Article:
Politics

Where is Boris?

It is now three weeks since Storm Ciara initiated the current round of flooding. Storm Dennis added to the agony. We now have floods in Calderdale and other parts of Yorkshire, south Wales and the Severn and Wye valleys. These floods are the fulfilment of the threat of climate change. These floods are part of the wetter winters we were promised. They are truly miserable for those who have been flooded and my heart goes out to them.

Boris Johnson is being seen through his absence.  A politician normally driven by good publicity, Johnson is utterly not seeing the floods. He did go to Yorkshire and mop a floor – how we chortled – but that was in the election period. This cynical government is so corrupt that it cannot even send out the prime minister to give comfort to the people. It is noticeable that Prince Charles has been to the Welsh floods, why not Johnson?

It is said, on Johnson’s behalf, that he is working hard on behalf of the flood victims. The heavy lifting of the initial disaster is over; it is time for Boris to be seen. It was so good to know that he was at Chevening, a stately home in Kent rather than Downing Street.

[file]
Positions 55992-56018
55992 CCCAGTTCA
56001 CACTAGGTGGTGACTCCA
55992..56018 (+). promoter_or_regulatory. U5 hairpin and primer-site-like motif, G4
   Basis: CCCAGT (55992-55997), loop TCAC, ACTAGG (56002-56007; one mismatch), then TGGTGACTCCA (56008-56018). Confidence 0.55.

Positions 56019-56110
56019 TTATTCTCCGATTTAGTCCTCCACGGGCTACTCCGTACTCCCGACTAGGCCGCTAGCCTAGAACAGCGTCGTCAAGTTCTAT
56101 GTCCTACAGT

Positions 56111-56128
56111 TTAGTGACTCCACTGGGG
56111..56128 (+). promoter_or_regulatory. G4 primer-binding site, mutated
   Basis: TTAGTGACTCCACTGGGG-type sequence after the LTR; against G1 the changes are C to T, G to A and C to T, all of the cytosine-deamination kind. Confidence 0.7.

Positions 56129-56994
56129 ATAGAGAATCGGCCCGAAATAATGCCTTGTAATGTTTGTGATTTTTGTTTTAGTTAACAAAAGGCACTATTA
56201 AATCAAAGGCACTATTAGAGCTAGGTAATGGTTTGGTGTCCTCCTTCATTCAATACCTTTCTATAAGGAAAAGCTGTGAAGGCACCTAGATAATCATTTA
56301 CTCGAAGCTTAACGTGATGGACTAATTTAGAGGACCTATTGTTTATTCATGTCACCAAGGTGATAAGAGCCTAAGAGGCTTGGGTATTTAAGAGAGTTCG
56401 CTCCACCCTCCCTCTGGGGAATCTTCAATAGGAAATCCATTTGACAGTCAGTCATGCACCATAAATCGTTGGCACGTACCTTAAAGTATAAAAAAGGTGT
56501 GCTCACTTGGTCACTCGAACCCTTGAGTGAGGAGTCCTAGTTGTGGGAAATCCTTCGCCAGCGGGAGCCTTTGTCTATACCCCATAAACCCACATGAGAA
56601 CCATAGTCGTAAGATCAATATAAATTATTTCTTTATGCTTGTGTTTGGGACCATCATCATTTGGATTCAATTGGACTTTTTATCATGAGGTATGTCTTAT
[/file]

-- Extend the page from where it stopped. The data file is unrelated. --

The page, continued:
It is a matter of leadership for the prime minister to be seen to be caring in a state of emergency. The morale of the people is raised if the prime minister is present. The prime minister may not have skills to directly help, but just being present is sufficient to show that the “high-ups” care.

It appears that Boris wishes to avoid bad publicity, such as mopping incompetently. That is not sufficient. Boris needs to find his wellies and get to see people. He needs to know how things are.

On another tack, Priti Patel, the Home Secretary, has fallen out with her permanent secretary, the head of the civil service branch of her department. This has led her to seek his removal, including appealing to Downing Street.

This is typical of this government. It assumes that only yes-men and yes-women should be welcomed. Good government accepts conflict and contestation to allow many views to come through and answer the width of our current difficulties. Saying “yes” is corrupting. Inevitably wrong questions are asked and wrong answers given merely because they please the hearer.

It is time for this government to learn that it is no longer in election mode but is governing and there we need as much width to questions as possible.

Politics

Speaking the truth

Lord Hall has announced that he is standing down as director-general of the BBC. He wishes to give his successor a clear run at two governmental reviews, including the renewal of the BBC’s Charter.

He stands down at, as Harriet Harman said yesterday, a time when the BBC is very vulnerable. The BBC is almost unique in having a charter which allows State funding but then independence from the State. The BBC is designed to speak truth unto power.